Peyton Manning is a giant in the University of Tennessee athletics community. But even his stature is dwarfed by that of Pat Summitt.
Summitt, the legendary Lady Volunteers women’s basketball coach, died Tuesday at age 64, leaving behind a legacy that included 1,098 victories and eight national championships. She left a lasting mark on her school and college sports as a whole, as Manning described in a “SportsCenter” interview shortly after news of her death broke.
“Pat meant a great deal to me,” the former Tennessee quarterback said. “It’s obviously a very sad day for the Tennessee family — a sad day for everyone that ever came into contact with Pat Summitt and felt the impact that she had on them. But speaking for me, Pat was a great friend to me, a great resource. And even though I never played for her, I always felt like she was one of my coaches.
“I used to lean on her for advice. She was one of the people that I spoke with my junior year in college when I was deciding whether to turn pro or stay for my senior year, and she gave me some invaluable advice. I used to see her every time I went back to Knoxville and used to see her in Indianapolis quite a bit when she’d come up to see (ex-Lady Vols star) Tamika Catchings play. So, we maintained a really close friendship. I was honored to present her with the Arthur Ashe Award a few years ago and honored to serve on the Pat Summitt Alzheimer’s Foundation for these past several years.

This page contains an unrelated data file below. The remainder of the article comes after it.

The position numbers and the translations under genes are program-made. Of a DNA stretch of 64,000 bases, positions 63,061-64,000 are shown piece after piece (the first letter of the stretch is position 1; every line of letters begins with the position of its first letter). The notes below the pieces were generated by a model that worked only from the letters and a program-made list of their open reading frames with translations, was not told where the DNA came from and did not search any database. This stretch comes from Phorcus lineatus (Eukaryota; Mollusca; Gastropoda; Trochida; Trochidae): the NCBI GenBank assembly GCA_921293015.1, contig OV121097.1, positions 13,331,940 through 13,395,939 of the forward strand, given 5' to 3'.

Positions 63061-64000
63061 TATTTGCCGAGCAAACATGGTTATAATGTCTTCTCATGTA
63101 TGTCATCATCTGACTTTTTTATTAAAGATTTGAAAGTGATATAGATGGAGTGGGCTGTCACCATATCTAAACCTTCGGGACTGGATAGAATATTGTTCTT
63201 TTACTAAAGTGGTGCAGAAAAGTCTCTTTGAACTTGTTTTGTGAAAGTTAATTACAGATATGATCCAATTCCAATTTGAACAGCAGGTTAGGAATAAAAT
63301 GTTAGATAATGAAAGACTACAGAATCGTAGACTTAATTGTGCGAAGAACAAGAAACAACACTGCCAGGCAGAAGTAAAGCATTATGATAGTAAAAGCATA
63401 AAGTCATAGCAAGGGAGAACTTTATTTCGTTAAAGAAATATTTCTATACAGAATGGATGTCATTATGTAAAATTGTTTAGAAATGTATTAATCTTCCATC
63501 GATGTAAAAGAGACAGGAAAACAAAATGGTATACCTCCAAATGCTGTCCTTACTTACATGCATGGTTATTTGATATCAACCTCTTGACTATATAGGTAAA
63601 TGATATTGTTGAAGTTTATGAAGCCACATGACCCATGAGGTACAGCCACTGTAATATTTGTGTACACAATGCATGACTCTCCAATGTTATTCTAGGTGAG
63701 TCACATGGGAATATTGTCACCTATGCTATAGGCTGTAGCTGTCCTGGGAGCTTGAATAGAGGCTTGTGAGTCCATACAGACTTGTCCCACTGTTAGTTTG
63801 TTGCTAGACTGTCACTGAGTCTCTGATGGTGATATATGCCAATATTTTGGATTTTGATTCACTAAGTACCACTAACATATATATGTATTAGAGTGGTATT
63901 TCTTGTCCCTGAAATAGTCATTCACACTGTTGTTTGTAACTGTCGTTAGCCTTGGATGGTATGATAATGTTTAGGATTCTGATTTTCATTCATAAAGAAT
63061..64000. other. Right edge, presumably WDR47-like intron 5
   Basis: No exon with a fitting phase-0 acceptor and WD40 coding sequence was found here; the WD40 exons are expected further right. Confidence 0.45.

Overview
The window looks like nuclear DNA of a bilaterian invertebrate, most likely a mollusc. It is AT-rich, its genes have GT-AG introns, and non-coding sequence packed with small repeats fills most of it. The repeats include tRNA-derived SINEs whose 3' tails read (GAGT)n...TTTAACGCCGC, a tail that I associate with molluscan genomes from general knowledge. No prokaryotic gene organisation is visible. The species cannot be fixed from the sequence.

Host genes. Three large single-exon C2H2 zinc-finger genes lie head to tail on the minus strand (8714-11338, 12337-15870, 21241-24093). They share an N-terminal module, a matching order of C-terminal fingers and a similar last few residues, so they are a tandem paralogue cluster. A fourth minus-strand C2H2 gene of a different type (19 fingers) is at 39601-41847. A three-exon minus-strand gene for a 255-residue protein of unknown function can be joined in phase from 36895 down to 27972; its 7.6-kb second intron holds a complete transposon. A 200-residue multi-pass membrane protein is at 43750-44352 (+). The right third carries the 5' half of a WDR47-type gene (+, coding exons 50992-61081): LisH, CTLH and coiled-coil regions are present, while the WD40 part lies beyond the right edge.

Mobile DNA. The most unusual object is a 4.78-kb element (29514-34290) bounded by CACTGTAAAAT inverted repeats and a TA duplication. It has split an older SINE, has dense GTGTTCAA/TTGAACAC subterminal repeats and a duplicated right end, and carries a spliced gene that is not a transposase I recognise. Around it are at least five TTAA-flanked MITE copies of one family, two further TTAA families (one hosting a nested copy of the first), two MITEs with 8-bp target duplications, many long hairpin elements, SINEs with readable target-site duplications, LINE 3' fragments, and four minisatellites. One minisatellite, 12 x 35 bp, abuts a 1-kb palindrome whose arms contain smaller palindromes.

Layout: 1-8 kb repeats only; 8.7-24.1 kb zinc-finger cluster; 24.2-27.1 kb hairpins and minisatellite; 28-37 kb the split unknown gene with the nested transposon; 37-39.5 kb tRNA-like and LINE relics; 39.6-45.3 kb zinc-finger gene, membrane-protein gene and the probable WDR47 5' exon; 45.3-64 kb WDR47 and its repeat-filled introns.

“I miss her, I love her very much, and like I said, it’s a very sad day.”
Summitt retired in 2012 as the winningest coach in college basketball history, men’s or women’s.
“It would have been a great experience to play for her,” Manning said. “She could have coached any team, any sport, men’s or women’s. It wouldn’t have mattered, because Pat could flat-out coach. I will miss her dearly, and I am honored to call her my friend.”
Thumbnail photo via Randy Sartin/USA TODAY Sports Images